In retrospect, Greg Dyke will probably feel he's had the last laugh. In an article in The Times of 7 March 2009, he launched a scathing attack on his former colleague Michael Grade, who was at that point still the executive chairman of ITV.
The occasion was a set of poor ITV results for 2008 - and the inevitable conclusion that programming budgets might have to be pared back and redundancies made.
In January 2007, Grade had embarked, to great acclaim, on an almost Messianic mission to turn around the fortunes of Britain's leading commercial broadcaster. Dyke's conclusion was that the mission had to be judged a failure - and one of the prime reasons for this, he argued, was that Grade just didn't get the internet.
Such was the intemperate nature of Dyke's attack, however, that it was easy to assume he'd overstated his case. And, after all, ITV had been attracting praise in some quarters for the way it had been developing advertising opportunities within the video players embedded at ITV.com.
It has also managed to jettison its, again in hindsight, ill-judged acquisition of Friends Reunited. But Grade has now gone, replaced as chairman by the former Asda boss Archie Norman. At last week's broadly encouraging results presentation, Norman revealed that the broadcaster's online operation, primarily ITV.com, had increased revenues from £18 million to £24 million year on year.
Total online revenues for the ITV online operation were up 3 per cent year on year to £37 million. But despite posting an increase in key metrics - for instance, video views rose from 85 million to 215 million - Norman admitted that the division was significantly underperforming. He said: "We are well short of our potential and well short of where the market will be."
He clearly aims to fix this. And yet there will be those who worry that Norman's new chief executive, Adam Crozier, is not noticeably more insightful, in online terms, than Grade was. Should we be optimistic about ITV's prospects in this vitally important sector?
Yes we should, Will Smyth, the head of digital at OMD UK, maintains. He explains: "It's important for ITV to focus not just on ITV.com but it should have a presence on video content aggregator sites such as SeeSaw. It should go down both avenues - as the BBC and Channel 4 have done. ITV managers have also failed to make the most of major successes such as The X Factor. They have to take that success into the digital space. The big thing affecting how people deploy budgets these days is social media and the likes of Facebook are developing innovative technical solutions that are of great interest to advertisers. ITV has to look at that - and I'm confident it will."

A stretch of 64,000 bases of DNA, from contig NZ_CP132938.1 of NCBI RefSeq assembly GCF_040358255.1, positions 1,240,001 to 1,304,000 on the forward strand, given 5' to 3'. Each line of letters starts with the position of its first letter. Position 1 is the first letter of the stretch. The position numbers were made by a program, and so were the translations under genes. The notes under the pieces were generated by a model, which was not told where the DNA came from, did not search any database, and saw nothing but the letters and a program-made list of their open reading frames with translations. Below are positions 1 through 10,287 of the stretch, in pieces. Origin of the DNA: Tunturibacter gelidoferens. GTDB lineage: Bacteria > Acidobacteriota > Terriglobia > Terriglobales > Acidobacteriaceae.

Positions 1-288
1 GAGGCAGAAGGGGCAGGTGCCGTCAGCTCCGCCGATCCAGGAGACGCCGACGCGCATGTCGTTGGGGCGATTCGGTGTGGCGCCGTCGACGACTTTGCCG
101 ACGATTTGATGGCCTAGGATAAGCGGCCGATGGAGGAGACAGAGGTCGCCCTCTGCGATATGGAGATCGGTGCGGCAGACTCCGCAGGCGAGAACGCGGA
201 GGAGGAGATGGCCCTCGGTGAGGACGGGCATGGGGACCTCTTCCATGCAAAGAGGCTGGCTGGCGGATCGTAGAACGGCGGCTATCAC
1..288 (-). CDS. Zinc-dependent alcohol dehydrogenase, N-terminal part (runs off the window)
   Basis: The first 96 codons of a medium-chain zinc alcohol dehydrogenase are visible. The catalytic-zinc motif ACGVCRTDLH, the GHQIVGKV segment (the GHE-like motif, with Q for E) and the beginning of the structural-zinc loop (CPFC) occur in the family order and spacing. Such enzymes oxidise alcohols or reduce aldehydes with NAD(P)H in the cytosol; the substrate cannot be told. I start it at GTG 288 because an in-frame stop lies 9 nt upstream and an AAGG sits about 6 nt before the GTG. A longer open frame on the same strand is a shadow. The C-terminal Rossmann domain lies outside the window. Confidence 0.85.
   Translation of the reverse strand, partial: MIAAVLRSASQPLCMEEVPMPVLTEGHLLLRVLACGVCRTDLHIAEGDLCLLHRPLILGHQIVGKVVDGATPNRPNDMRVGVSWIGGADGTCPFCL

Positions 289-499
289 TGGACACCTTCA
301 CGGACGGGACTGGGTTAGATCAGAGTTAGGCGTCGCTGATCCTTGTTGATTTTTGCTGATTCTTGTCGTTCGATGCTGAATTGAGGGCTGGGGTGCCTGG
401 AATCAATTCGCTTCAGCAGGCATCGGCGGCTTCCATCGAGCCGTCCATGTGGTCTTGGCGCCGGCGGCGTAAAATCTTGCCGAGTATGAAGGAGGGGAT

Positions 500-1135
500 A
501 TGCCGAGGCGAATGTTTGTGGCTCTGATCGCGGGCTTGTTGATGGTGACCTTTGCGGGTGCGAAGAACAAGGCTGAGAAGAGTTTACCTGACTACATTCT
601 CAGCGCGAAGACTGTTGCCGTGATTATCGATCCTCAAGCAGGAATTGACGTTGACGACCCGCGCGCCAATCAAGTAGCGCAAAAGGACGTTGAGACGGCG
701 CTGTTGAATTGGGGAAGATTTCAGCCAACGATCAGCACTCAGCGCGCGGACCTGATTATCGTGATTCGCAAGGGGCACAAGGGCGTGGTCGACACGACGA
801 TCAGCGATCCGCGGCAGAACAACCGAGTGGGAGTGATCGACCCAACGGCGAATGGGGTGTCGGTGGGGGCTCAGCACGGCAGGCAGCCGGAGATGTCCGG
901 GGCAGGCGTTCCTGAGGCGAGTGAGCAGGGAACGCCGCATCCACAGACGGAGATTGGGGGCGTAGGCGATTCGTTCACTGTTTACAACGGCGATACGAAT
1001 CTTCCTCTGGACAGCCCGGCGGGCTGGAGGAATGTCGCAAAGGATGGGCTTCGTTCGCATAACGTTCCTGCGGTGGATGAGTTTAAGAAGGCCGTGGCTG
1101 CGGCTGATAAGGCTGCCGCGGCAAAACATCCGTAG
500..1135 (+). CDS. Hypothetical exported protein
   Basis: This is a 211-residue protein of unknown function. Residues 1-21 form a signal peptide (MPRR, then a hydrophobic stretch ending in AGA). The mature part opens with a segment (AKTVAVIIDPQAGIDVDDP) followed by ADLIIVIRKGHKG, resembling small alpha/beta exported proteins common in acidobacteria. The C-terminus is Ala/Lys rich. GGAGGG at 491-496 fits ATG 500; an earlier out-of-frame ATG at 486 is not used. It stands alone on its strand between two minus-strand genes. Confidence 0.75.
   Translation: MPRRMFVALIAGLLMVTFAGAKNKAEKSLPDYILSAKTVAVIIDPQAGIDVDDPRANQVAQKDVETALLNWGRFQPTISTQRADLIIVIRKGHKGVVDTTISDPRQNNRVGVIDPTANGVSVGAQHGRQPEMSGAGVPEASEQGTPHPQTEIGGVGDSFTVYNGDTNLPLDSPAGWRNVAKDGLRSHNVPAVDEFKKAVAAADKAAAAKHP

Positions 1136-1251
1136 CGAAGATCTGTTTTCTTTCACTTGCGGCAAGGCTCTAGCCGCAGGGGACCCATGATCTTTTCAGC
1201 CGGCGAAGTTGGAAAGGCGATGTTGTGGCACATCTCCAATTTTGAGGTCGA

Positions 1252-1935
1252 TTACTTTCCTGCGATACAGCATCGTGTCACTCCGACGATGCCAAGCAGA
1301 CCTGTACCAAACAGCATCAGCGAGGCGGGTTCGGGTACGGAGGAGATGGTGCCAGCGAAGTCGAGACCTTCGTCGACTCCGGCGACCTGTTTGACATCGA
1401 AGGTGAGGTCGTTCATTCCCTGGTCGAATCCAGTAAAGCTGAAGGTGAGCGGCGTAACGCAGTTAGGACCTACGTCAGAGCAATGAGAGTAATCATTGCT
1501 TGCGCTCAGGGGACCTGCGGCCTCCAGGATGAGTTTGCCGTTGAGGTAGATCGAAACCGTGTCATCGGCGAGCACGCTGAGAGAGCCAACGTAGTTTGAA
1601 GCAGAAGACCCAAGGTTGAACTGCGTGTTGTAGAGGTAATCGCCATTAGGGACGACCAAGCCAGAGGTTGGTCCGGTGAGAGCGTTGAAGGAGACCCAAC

That optimism is partially shared by John Davidson, the group AV trading director at Starcom MediaVest. But he argues that ITV has to maintain a canny approach where online aspirations are concerned. Online revenues will not, he argues, be a shortor even a medium-term panacea. Meanwhile, it needs to keep its options open while placing itself nearer the forefront of the video aggregation business.
He adds: "A smart joint venture move or an acquisition would help it to gain volume. Hulu has been mentioned consistently as a suitable partner but there may be issues there about revenue share and control. ITV must be aiming to be at the forefront both technologically and culturally."
Absolutely, Dave Katz, the head of digital trading at MPG Media Contacts, agrees. And though he says he's basically optimistic about ITV's ability to deliver, he does confess to having reservations. He says: "For far too long, my perception was that ITV's web properties offered nothing new or interesting. They seemed to offer similar content to a host of other, arguably better, websites, and thus offered no specific reason for audiences to visit or return to them. It does look as if ITV has begun to take the necessary steps - if it is able to continue pushing in that direction, it has a decent chance of succeeding."
But Ross Jenkins, the managing director of Profero Performance, argues that its online strategy has to be judged within a wider debate about whether it now chooses, as many have urged, to go down the subscription TV channel route. But he concludes: "In terms of ITV.com's broader role, I think it's fair to say it has been underperforming. It isn't, for instance, as compelling a presence as channel4.com, either in terms of the depth of what's on offer or in terms of navigation - which in ITV.com's case isn't great. Fixing that would be a start."
YES - Will Smyth, head of digital, OMD UK
"The X Factor already brings people together and Coronation Street has a hugely loyal following. The challenge is about getting that audience to gather online and extending the viewer experience into the social media space."
MAYBE - John Davidson, group AV trading director, Starcom MediaVest
"ITV will need to develop a different online sales culture and a differentiation between broadcast and online trading strategy. Developing market-leading online video expertise and addressable advertising will be critical."
MAYBE - Dave Katz, head of digital trading, MPG
"ITV's potential to succeed relies on its ability to use digital to extend its offline brands. If it can create unique digital content, then it will have created a reason for loyal offline viewers to become loyal digital users too."
MAYBE - Ross Jenkins, managing director, Profero Performance
"The crossover relationship between programmes and related online content could be better. With Channel 4, say, there's a feeling digital is at the heart of things. With ITV, you always feel that it's adjacent to the core proposition."
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